International Journal of Advanced Psychiatric Nursing
2021, Vol. 3, Issue 2, Part A
Alcohol and self-esteem
Praveen L Subravgoudar and Dr. J Rukumani
Alcohol consumption is major public health concerns and is prevalent in the society. Globally, around one in seven adults are daily smokers and one in five adults consumes alcohol excessively at least once a month. Alcohol and drug abuse has been showing an increasing trend in India. Global states report on alcohol reported that annual prevalence of drinking among adult males in India is 21.4%. Report revealed that among the total drug uses alcohol (43%) was the most commonly used drug. The alcohol consumption have a greater impact on the disease burden than either behaviour alone and beyond health consequences, bring significant social and economic losses to public health, such as ill-health related costs.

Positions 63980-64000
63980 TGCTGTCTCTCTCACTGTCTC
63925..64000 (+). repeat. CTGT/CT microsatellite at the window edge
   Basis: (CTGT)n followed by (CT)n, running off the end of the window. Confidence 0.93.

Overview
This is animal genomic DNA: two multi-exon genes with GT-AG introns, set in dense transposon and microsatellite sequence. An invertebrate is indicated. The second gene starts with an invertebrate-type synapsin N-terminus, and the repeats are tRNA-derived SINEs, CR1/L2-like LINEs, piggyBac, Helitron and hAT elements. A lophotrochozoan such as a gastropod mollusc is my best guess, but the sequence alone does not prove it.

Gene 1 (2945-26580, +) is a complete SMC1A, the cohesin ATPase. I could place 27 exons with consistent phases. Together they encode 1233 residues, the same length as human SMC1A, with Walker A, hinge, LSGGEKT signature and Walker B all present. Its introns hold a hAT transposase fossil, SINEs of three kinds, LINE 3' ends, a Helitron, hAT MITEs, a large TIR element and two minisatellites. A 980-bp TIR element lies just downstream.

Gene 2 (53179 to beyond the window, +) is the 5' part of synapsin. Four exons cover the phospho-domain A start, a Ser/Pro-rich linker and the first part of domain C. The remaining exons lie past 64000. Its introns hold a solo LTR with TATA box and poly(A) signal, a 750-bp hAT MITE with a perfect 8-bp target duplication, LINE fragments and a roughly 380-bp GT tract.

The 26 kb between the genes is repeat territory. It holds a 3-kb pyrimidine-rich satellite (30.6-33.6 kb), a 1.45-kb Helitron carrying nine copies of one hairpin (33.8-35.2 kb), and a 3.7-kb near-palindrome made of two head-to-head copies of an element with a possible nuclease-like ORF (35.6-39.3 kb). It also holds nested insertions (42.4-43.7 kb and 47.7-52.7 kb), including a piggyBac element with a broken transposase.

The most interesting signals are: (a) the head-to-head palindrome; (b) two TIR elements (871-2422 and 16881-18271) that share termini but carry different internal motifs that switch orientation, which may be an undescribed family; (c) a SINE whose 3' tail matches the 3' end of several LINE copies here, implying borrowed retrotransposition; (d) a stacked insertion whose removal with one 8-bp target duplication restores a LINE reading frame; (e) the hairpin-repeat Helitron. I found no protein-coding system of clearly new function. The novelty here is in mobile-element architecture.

Psychological factors, such as stress and depression, have been identified for behaviour change interventions for smoking cessation and to reduce alcohol consumption. Self-esteem is another potentially important psychological factor in targeting addictive behaviours, though it has not been studied extensively in terms of its associations with alcohol consumption.
Global self-esteem is defined as an interpretation of one’s self-worth and the beliefs and perceptions about oneself in a favourable or unfavourable way. It has been suggested as an important motivational factor to drive behaviour, as people with high self-esteem are likely to feel good about themselves and engage in behaviours that protect or improve their health and wellbeing, whereas low self-esteem has been shown to be positively associated with substance use.